The Swedish Environmental Protection Agency (Naturvårdsverket) has ruled that up to 400 seals can be culled along the country's coast in a bid to protect deple (#Seals face cull in bid to save #Sweden fish stocks http://t.co/Ao3wWAKrPf...
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Björn Bork • a day ago
Dioxins found in many of Sweden's baltic caught fish pose such a health danger that the EU have specific bans in place regarding export through its member states.
So who is really consuming so much of this potentially dangerous fish?
"The European Food Safety Authority says that, on average, Baltic herring and wild Baltic salmon are respectively 3.5 and five times more contaminated with dioxins than non-Baltic herring and farmed salmon."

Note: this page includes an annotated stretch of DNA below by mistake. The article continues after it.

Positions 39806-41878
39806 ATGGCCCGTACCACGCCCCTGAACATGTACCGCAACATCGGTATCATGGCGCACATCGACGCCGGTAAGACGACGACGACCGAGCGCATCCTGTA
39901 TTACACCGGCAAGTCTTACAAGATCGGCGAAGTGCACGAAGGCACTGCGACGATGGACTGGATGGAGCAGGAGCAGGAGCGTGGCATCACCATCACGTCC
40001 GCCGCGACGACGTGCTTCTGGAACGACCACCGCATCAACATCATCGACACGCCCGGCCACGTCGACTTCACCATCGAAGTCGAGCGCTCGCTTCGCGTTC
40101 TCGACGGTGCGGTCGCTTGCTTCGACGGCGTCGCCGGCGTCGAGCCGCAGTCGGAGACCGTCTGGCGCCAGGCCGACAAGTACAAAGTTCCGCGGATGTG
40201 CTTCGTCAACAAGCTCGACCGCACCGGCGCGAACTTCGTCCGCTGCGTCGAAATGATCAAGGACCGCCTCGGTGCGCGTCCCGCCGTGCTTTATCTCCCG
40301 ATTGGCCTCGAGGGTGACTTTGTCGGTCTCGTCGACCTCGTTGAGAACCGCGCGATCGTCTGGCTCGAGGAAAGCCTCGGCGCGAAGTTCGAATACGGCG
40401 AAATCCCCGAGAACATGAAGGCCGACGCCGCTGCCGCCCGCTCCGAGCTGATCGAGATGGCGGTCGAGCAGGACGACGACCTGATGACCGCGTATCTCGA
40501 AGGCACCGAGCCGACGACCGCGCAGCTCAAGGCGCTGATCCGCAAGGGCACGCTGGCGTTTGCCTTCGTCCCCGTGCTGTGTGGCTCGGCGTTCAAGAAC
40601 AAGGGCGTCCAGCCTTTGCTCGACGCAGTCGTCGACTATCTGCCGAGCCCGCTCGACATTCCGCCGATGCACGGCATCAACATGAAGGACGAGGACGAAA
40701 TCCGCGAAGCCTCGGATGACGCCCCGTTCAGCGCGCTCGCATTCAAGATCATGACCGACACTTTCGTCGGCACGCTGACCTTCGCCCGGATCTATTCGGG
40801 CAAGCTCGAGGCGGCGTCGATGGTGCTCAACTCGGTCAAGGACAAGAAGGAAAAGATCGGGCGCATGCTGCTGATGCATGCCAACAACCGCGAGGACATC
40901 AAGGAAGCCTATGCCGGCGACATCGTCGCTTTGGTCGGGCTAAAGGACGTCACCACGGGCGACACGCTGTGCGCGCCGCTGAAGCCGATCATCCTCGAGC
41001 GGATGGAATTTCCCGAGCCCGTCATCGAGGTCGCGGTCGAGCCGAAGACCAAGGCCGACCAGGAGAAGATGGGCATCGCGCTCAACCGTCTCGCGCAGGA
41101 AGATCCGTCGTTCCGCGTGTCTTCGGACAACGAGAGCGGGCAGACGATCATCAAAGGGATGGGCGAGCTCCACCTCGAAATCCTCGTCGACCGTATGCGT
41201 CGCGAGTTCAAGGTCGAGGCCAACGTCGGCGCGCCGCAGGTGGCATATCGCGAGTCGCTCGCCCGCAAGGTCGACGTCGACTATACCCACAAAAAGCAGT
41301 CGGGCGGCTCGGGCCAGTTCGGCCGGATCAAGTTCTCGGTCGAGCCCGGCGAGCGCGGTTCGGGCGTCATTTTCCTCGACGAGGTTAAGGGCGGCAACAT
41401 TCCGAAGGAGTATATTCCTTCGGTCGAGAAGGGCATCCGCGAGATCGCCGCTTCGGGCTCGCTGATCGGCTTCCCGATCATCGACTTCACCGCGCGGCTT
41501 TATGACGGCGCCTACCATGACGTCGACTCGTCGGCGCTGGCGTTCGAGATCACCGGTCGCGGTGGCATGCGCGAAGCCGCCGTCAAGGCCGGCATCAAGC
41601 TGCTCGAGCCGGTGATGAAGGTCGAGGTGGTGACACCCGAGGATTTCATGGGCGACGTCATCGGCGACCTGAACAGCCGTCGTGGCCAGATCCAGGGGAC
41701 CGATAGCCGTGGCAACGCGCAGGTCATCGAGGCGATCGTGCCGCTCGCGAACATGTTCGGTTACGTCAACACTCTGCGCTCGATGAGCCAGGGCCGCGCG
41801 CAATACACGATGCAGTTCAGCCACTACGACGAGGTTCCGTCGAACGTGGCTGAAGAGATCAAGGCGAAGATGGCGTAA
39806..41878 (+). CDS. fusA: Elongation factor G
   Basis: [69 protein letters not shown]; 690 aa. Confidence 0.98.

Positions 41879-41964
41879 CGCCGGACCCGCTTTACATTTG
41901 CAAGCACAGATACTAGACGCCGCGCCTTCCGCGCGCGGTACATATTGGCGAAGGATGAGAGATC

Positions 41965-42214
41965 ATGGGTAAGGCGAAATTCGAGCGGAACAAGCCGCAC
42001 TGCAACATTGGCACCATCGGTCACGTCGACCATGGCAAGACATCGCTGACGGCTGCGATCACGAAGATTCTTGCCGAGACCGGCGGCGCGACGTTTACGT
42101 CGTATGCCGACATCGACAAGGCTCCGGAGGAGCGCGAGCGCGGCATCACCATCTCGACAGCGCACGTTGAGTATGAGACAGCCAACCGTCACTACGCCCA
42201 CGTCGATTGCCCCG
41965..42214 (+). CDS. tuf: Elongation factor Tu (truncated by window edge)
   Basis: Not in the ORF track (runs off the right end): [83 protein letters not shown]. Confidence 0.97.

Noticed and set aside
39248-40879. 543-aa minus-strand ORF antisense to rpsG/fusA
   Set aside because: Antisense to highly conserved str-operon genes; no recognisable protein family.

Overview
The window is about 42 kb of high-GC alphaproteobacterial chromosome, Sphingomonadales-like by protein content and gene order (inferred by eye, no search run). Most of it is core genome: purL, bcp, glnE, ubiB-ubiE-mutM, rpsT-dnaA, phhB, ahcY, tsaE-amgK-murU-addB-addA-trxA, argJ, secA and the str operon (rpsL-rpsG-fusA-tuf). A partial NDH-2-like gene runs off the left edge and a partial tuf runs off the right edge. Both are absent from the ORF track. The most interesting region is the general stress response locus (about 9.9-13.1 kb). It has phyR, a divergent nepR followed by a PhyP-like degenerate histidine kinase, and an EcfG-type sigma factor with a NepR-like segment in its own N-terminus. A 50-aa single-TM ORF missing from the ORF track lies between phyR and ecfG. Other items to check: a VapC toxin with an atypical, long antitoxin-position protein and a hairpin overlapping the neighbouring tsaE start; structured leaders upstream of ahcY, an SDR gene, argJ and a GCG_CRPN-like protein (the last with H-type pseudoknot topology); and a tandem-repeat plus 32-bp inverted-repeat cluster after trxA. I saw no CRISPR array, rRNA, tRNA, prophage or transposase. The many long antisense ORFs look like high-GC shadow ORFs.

"Domestic sales of the salmon in Sweden, Finland and Latvia were exempt from the EU ban, but even in those countries,sales must adhere to guidelines regarding safe limits of consumption.
Dioxins are generally
released as industrial byproducts. They can cause cancer, developmental and reproductive problems, among other issues, according to the World Health Organization.
The Swedish National Food Agency recommends consumption of Baltic Sea salmon and herring no more than once a week. Children and babies are most vulnerable to dioxins, so for those under 18 and women of childbearing age, the limit is much lower, about two to three times a year."
The harbour seals can only be culled off the west coast.
The cull is permitted from land, ice and boats and will run from April 16th to December 31st. The only requirement for prospective hunters is that they have completed the required training.
War against Nature!